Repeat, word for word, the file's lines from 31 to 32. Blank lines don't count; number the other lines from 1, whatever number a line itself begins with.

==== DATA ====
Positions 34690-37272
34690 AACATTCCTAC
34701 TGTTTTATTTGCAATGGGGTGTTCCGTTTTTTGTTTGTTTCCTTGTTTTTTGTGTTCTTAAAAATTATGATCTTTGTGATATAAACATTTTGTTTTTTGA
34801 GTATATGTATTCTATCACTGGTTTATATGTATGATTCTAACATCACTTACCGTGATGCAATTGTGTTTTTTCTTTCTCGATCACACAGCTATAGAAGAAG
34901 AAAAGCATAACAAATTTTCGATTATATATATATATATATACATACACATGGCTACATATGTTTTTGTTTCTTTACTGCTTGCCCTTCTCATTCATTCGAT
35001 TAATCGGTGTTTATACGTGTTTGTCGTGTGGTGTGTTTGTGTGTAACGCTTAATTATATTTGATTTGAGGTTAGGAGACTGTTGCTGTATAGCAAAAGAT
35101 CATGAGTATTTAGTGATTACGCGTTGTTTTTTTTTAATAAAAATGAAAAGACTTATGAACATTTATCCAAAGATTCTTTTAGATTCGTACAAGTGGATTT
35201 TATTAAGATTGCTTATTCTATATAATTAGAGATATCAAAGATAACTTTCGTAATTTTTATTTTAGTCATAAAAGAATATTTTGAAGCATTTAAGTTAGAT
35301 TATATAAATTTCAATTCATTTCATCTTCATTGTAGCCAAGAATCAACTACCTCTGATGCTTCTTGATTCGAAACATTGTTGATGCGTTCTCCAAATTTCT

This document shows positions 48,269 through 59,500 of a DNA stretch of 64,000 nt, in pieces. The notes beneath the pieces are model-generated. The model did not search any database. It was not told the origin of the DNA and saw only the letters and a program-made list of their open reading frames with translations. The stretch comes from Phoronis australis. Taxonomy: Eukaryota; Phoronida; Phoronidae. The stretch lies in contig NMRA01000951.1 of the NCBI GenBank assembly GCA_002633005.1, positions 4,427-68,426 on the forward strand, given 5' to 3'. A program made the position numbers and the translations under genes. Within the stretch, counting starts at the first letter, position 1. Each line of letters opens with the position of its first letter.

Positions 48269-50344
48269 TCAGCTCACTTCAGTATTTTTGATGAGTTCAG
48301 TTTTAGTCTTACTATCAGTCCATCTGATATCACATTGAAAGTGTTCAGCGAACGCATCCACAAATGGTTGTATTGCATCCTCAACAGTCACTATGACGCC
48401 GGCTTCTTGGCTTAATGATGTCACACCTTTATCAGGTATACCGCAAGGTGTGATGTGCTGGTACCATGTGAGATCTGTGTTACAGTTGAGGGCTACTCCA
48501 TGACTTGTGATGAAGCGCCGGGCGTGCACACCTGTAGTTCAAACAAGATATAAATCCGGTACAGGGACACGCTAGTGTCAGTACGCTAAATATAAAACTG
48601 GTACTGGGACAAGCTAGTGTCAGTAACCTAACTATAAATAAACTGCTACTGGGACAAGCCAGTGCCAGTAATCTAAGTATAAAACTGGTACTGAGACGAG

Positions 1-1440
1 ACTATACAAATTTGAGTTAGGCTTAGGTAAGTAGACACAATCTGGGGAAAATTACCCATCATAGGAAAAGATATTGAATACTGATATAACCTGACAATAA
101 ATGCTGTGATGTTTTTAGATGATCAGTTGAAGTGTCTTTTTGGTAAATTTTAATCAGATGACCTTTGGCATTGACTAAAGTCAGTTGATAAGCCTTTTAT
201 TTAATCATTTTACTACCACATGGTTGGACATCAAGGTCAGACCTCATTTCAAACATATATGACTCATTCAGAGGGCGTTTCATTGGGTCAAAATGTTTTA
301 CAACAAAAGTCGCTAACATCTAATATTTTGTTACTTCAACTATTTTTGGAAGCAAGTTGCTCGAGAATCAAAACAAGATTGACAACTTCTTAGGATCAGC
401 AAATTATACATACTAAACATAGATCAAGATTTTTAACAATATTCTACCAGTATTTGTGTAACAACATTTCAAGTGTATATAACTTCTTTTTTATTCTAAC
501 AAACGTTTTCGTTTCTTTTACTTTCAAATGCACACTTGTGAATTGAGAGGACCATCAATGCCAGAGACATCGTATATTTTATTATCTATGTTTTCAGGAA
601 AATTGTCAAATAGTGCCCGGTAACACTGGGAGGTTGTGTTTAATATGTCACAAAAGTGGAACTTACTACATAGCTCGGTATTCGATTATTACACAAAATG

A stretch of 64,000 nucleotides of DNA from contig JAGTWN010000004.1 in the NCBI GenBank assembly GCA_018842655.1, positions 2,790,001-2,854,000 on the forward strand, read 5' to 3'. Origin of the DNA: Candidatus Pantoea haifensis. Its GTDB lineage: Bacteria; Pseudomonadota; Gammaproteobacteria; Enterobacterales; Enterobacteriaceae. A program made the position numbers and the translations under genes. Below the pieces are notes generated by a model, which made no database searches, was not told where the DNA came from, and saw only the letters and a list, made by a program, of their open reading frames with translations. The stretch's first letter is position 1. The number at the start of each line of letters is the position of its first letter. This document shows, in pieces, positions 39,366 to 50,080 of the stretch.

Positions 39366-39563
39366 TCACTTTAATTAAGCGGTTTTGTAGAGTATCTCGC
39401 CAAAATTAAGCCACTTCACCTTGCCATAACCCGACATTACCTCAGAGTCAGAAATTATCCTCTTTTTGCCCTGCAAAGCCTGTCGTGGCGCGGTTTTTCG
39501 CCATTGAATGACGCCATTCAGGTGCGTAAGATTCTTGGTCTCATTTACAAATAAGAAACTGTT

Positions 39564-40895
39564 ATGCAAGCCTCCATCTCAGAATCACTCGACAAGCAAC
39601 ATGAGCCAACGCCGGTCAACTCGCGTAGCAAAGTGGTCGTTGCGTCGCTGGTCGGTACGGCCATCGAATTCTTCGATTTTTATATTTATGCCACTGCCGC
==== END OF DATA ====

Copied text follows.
39564 ATGCAAGCCTCCATCTCAGAATCACTCGACAAGCAAC
39601 ATGAGCCAACGCCGGTCAACTCGCGTAGCAAAGTGGTCGTTGCGTCGCTGGTCGGTACGGCCATCGAATTCTTCGATTTTTATATTTATGCCACTGCCGC